Graphene, the 2D wonder material made up of a sheet of carbon one atom thick, has a long list of superpowers, but one thing it hasn't been great at is absorbing light. Now, a study from the University of Central Florida (UCF) has found a way to boost graphene's light absorption, allowing it to make better use of that energy.

Normally, graphene can only absorb less than two percent of the visible light spectrum. In attempting to boost that statistic, previous studies have embedded metal particles onto sheets of graphene, but that just resulted in the metal itself absorbing the light with little benefit to the material underneath.

In the new study, the UCF team decided to alter the shape of the graphene but not the composition of the material. To do that, the researchers first placed it on a polymer substrate, then stamped a nanoscale pattern into the graphene. That created an optical cavity in the material, so that when light hits it, the waves bounce back and forth between the faces of the graphene. That lets the material absorb far more of the light than it normally would.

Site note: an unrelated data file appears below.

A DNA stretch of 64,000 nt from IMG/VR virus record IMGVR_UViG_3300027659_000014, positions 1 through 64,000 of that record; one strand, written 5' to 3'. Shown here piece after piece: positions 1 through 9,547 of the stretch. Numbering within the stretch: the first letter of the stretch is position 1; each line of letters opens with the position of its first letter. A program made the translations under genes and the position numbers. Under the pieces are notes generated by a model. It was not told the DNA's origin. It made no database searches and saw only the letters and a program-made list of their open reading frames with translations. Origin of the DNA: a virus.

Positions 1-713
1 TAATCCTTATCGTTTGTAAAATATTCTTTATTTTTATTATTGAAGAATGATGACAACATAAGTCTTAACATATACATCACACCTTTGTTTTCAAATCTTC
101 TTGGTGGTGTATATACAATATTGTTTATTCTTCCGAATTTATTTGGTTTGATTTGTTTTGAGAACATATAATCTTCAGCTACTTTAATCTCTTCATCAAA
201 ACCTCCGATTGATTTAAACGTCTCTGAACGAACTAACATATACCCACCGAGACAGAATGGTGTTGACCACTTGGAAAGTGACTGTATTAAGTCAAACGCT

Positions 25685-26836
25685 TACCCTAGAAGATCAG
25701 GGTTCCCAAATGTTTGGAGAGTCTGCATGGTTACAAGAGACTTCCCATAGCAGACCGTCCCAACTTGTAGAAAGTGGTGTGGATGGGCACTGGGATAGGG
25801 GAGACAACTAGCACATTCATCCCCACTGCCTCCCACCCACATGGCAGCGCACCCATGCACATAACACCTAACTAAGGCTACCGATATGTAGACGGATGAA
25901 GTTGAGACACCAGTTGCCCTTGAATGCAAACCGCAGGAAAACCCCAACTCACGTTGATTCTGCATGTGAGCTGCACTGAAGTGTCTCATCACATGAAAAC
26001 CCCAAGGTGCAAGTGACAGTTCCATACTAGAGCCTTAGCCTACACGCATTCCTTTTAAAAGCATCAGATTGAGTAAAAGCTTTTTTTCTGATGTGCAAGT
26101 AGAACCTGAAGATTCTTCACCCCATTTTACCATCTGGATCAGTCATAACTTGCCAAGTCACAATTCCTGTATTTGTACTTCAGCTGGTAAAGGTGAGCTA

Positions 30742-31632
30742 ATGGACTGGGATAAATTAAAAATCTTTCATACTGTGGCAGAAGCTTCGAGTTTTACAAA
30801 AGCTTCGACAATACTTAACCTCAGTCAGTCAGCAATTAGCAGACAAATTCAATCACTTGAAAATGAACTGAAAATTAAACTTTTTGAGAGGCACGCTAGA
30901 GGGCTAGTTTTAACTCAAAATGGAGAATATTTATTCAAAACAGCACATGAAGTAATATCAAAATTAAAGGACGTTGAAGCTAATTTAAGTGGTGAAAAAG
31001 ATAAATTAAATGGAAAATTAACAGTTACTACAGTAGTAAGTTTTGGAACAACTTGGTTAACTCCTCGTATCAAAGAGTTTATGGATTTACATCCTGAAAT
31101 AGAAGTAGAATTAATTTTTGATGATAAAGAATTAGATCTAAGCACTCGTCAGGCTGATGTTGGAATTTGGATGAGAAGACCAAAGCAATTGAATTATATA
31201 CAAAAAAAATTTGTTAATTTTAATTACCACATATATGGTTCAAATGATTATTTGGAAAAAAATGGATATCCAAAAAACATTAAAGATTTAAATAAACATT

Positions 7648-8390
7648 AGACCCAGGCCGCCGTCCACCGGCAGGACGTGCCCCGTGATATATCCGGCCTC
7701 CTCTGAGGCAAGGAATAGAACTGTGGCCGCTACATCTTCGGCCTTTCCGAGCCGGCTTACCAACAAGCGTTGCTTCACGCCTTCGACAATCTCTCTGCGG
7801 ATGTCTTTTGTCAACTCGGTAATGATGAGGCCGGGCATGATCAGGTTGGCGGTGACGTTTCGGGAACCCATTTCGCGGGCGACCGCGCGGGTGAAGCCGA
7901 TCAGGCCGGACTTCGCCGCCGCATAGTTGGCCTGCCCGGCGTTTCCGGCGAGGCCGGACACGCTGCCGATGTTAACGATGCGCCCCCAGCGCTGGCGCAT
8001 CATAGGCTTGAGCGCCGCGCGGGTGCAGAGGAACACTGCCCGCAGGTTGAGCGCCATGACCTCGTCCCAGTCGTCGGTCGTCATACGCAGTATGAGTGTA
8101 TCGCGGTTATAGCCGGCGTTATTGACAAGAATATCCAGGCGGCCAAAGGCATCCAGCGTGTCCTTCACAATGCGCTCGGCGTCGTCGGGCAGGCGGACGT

The researchers say that their design allowed a single layer of graphene to absorb more than 45 percent of the light that hits it, but with further optimization they believe that figure could reach almost 90 percent.

The technique is also dynamically tunable, allowing the graphene to absorb different wavelengths of light as needed. That means it could have eventual applications in optoelectronic devices, like night vision systems, infrared cameras, gas and chemical sensors, touchscreens, and glucose testing devices.

The research was published in the journal Physical Review B.